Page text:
Fifth and Sixth Grade English class is foundationally conversational. By the time students enter fifth grade, most have mastered the foundations of reading comprehension. Our Middle School English program therefore focuses on teaching responsive reading and writing. Fifth and sixth graders read a text–a young adult science fiction novel, maybe, or a nonfiction book on current events–and ask questions like, What message is the author trying to communicate? What techniques does she use to get her point across? Who is the audience for this text? After reading and reflecting on a text individually and in groups, students consider different methods of communication they might use to respond to the original text. Maybe a sonnet? A research report? A comedy sketch? Students share their responses to texts in the form of literature circles, group work, and class discussions.
In the process of reading and responding to texts, fifth and sixth grade English students develop critical language arts skills, including the basic mechanics of prose and poetry, critical research skills, and how to read for meaning..
In Seventh Grade English, students ask, What does it mean to be courageous? What are we willing to try to accomplish in the face of great odds? These initial questions lead students into an exploration of heroism in Greek mythology and in modern times. In addition to selected myths, students study modern texts like Karen Harrington’s Courage for Beginners, The Diary of Anne Frank, and the film Whale Rider. During the second half of the course, students consider the relationship between identity and place by analyzing works from different historical and cultural perspectives; seventh graders read Langston Hughes’ poetry, Sherman Alexie’s The Absolutely True Diary of a Part-time Indian, and Sandra Cisneros’ The House on Mango Street. Throughout the course, seventh graders practice their analytic thinking and writing skills and develop their understanding of literary devices such as theme, symbolism, and narrative voice.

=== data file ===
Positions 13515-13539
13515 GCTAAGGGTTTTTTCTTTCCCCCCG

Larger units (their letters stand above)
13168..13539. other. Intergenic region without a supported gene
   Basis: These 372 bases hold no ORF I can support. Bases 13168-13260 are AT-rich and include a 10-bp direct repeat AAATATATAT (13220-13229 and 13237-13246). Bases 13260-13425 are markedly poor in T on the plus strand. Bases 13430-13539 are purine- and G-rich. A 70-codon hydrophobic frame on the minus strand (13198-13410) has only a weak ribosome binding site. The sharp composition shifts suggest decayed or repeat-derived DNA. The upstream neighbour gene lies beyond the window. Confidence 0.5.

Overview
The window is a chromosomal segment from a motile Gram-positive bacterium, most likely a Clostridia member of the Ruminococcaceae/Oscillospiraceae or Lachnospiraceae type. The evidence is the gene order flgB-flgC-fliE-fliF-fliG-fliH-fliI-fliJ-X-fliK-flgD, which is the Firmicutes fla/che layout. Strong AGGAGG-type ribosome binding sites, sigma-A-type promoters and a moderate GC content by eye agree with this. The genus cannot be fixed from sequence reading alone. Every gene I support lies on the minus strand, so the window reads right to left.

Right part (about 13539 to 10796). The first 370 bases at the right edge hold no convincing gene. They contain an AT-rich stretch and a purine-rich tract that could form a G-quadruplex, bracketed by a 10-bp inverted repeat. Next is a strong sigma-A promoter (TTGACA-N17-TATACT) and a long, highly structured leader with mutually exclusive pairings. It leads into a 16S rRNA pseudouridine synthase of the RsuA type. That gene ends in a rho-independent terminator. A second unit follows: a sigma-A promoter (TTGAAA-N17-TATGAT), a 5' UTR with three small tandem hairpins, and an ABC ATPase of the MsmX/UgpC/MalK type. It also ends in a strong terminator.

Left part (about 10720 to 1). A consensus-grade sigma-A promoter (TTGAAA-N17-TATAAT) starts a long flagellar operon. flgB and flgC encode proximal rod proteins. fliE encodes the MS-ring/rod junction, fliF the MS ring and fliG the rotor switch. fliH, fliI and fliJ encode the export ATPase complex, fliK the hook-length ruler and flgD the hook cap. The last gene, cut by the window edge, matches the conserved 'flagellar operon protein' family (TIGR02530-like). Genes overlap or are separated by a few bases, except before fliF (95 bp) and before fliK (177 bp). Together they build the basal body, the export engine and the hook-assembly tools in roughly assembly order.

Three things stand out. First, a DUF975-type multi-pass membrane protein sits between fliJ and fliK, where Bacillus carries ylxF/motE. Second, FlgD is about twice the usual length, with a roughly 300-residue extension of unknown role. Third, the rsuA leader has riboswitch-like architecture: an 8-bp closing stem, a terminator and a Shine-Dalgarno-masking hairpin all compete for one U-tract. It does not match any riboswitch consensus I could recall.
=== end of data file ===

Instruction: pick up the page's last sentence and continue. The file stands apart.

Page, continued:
In Eighth Grade English Class, students explore justice and ethics as they read about characters who dare to challenge social and political systems. Eighth graders begin the year with an investigation of dystopian societies in Lois Lowry’s The Giver and Ray Bradbury’s Fahrenheit 451, which encourage students to think critically about the meanings and implications of freedom, equality, censorship, and oppression. Students then consider how these same concepts relate to modern times and modern texts, as they read Harper Lee’s To Kill a Mockingbird, Julia Alvarez’s Before We Were Free, and essay from National Public Radio’s “This I Believe” program. Later in the year, eighth graders study Shakespeare’s classic Romeo and Juliet and explore modern adaptations of the play. Throughout the year, students reinforce their analytical writing skills as they develop assertions about texts, create thesis statements, expand their understanding of literary devices, and build on their critical vocabulary.